While 401(k) record keeper turnover has been in the low single digits for a long time, 17% of employers sponsoring a defined contribution (DC) plan surveyed by Fidelity are actively looking for a new advisor. Plan sponsors are starting to wake up to the fact that picking their advisor is the 1st and most important decision they should be making, way before and way more impactful than selecting a record keeper or investment managers.
84% of the plan sponsors surveyed by Fidelity with 25-10,000 participants are using an advisor and the #1 criteria for selecting one is their investment expertise. Makes sense, right? Not! Though investments are important, deferral rates, how early a person joins the plan and the match have a significantly greater impact on outcomes. With 86% of plan sponsors indicating that their participants are delaying retirement resulting in higher employee costs and lower productivity (deadly combo), picking an advisor who can implement the “Ideal Plan” leveraging auto plan features seems more important than their investment acumen.
Selecting the right plan advisor is not easy. Of the 300,000 active financial advisors, 250,000 are involved with a DC plan. Of those, only 25,000 have at least $25 million and the minimum required experience to manage a DC plan. Once minimum requirements are met, employers should find plan advisors that meet the specific needs of the plan, employees and company – in that order. (Advisors that have attained their C(k)P (Certified 401(k) Professional) designation, part of The Retirement Advisor University (TRAU), a collaboration with UCLA Anderson, are listed at Advisor Directory. Plan sponsors needing help conducting an advisor RFP (request for Proposal) can go here.)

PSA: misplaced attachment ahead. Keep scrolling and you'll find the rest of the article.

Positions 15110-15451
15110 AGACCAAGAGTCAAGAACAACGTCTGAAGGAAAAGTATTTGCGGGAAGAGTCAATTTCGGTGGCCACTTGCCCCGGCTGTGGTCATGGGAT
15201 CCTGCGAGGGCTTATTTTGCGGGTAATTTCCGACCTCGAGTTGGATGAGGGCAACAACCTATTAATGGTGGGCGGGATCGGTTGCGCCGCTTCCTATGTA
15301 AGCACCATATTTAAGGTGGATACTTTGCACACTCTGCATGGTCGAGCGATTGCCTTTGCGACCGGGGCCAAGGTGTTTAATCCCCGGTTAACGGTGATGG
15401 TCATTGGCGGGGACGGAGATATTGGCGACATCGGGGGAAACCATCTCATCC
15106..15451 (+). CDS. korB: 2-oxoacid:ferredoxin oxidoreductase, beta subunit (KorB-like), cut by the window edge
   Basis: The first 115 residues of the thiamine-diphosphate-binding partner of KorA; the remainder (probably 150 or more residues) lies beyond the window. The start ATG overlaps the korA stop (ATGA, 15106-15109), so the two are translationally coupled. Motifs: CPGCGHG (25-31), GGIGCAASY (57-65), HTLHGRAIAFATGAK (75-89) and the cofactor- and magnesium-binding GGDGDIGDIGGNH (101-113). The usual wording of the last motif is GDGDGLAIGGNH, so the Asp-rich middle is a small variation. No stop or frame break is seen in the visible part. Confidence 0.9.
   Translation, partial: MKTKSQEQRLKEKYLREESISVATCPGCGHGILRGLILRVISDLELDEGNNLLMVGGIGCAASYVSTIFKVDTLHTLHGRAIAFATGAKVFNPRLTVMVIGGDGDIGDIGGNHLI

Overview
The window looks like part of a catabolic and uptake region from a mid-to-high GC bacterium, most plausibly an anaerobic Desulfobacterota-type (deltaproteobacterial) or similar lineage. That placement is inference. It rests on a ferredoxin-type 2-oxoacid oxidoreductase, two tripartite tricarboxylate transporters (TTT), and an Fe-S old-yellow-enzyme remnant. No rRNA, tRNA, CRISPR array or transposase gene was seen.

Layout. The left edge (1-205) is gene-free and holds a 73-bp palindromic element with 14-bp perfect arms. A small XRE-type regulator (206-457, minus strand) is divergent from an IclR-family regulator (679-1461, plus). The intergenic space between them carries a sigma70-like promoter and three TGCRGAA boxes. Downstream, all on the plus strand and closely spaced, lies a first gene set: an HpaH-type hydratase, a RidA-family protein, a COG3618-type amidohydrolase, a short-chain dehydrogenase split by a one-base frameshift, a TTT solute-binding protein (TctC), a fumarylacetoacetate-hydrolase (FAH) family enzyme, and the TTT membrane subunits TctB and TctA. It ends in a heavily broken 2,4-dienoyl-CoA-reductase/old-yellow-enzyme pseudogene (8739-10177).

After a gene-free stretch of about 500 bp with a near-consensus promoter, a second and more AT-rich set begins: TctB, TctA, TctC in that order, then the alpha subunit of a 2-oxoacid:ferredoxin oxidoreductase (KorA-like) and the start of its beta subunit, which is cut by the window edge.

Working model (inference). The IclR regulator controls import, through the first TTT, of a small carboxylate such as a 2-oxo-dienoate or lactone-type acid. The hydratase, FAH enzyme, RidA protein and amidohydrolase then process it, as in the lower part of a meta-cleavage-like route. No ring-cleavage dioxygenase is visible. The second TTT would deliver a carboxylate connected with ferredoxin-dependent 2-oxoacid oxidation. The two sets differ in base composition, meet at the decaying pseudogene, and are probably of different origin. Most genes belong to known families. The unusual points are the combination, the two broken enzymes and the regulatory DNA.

Of note according to the Fidelity survey, CEOs tend to select the advisor; CFOs focus on fees, fiduciary liability and selection of the record keeper; and HR people do the admin work. But don’t be fooled into thinking that the HR person is not critical on all matters because they often act as gatekeeper to the CEO and CFO and can help advisors focused on outcomes get the proper recognition. After all, HR staff cares about people and the advisor who wants to show value must focus on improving outcomes while also making sure that fees are reasonable, liability is minimized and the work load is manageable.
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